New X-ray Astronomy Satellite ASTRO-H Striving to Solve the Mysteries of the Universe

X-rays – the same type of radiation that’s used in medicine – are high-energy beams of light. Their ability to penetrate matter as dense as the human body allows us to observe celestial objects hidden by clouds of thick gas. X-rays are common in space, but their short wavelength makes them invisible to the naked eye. They are emitted from high-energy regions such as supernova explosions, black holes and clouds of hot gas in galaxies. X-ray astronomy is the study of their mysteries. Starting with the launch of HAKUCHO in 1979, Japan has launched five X-ray astronomy satellites, leading the world in the field. Japan’s sixth X-ray astronomy satellite, ASTRO-H, scheduled for launch in 2014, will carry instruments with the highest resolution to date, helping us search for an explanation of the structure and evolution of the universe.

Significance of X-ray Astronomy X-rays Reveal an Intense and Dynamic Universe Tadayuki Takahashi Project Manager, X-ray Astronomy Satellite ASTRO-H FULL STORY

Science Pursued by ASTRO-H Supernova Explosions: the Universe’s Giant Accelerators Yasunobu Uchiyama Panofsky Fellow, SLAC National Accelerator Laboratory, Stanford University FULL STORY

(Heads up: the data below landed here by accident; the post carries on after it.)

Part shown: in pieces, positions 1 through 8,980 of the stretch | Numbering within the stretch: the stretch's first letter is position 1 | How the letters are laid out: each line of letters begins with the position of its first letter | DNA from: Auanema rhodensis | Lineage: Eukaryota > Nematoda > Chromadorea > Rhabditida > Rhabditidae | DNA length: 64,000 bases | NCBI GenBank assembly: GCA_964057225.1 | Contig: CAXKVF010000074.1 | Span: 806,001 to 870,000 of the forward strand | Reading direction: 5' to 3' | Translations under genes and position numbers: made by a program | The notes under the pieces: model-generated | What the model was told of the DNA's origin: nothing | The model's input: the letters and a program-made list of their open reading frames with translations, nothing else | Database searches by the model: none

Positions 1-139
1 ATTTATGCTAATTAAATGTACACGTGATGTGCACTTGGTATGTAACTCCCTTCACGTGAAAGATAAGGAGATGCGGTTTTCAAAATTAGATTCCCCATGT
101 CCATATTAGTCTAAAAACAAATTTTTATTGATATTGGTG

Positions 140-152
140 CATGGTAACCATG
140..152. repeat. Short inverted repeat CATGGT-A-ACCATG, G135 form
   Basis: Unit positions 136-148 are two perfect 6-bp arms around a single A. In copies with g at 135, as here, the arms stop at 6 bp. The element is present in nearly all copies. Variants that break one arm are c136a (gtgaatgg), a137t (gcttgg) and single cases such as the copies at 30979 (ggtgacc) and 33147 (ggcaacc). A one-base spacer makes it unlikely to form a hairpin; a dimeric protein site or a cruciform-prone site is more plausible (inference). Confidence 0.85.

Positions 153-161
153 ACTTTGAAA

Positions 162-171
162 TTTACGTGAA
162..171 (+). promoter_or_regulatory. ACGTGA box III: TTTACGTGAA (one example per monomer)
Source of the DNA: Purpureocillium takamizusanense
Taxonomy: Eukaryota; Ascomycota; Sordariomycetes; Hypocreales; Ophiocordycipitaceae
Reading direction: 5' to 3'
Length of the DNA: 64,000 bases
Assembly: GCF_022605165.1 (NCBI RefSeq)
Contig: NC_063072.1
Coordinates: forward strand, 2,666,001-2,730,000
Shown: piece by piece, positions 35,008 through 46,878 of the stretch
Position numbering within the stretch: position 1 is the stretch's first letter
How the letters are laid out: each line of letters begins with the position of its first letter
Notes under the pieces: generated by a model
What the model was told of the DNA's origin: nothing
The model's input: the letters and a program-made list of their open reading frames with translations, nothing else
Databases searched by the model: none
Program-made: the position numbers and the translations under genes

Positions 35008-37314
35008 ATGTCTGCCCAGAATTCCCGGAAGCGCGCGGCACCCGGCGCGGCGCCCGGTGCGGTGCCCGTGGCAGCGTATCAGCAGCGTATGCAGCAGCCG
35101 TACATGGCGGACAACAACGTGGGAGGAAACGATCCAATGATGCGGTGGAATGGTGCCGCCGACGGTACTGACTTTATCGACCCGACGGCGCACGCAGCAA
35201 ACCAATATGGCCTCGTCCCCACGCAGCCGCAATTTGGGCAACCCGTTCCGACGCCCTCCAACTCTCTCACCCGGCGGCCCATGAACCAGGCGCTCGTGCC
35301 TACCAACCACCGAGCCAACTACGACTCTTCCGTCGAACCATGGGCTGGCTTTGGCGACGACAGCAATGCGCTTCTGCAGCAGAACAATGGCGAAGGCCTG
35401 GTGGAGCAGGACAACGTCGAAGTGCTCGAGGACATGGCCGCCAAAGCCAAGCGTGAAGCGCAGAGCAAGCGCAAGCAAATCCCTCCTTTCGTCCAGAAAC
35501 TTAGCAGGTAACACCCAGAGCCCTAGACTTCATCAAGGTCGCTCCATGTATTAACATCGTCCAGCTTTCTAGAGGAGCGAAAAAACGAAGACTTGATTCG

Discovering the Relationship Between Black Holes and Galaxy Formation Kyoko Matsushita Associate Professor, Department of Physics, Faculty of Science Division I, Tokyo University of Science FULL STORY

Probing the Evolution of the Universe with Galaxy Clusters Tetsu Kitayama Associate Professor, Department of Physics, Faculty of Science, Toho University FULL STORY

Instruments with Super High Resolution ASTRO-H Outline FULL STORY

Spin-off Technologies from ASTRO-H FULL STORY

ASTRO-H Is Highly Anticipated Worldwide Hopes for New Images of the Universe Meg Urry Chair of the Department of Physics, Yale University FULL STORY

History of Japanese X-ray Astronomy Satellites FULL STORY

Related Link: ASTRO-H Project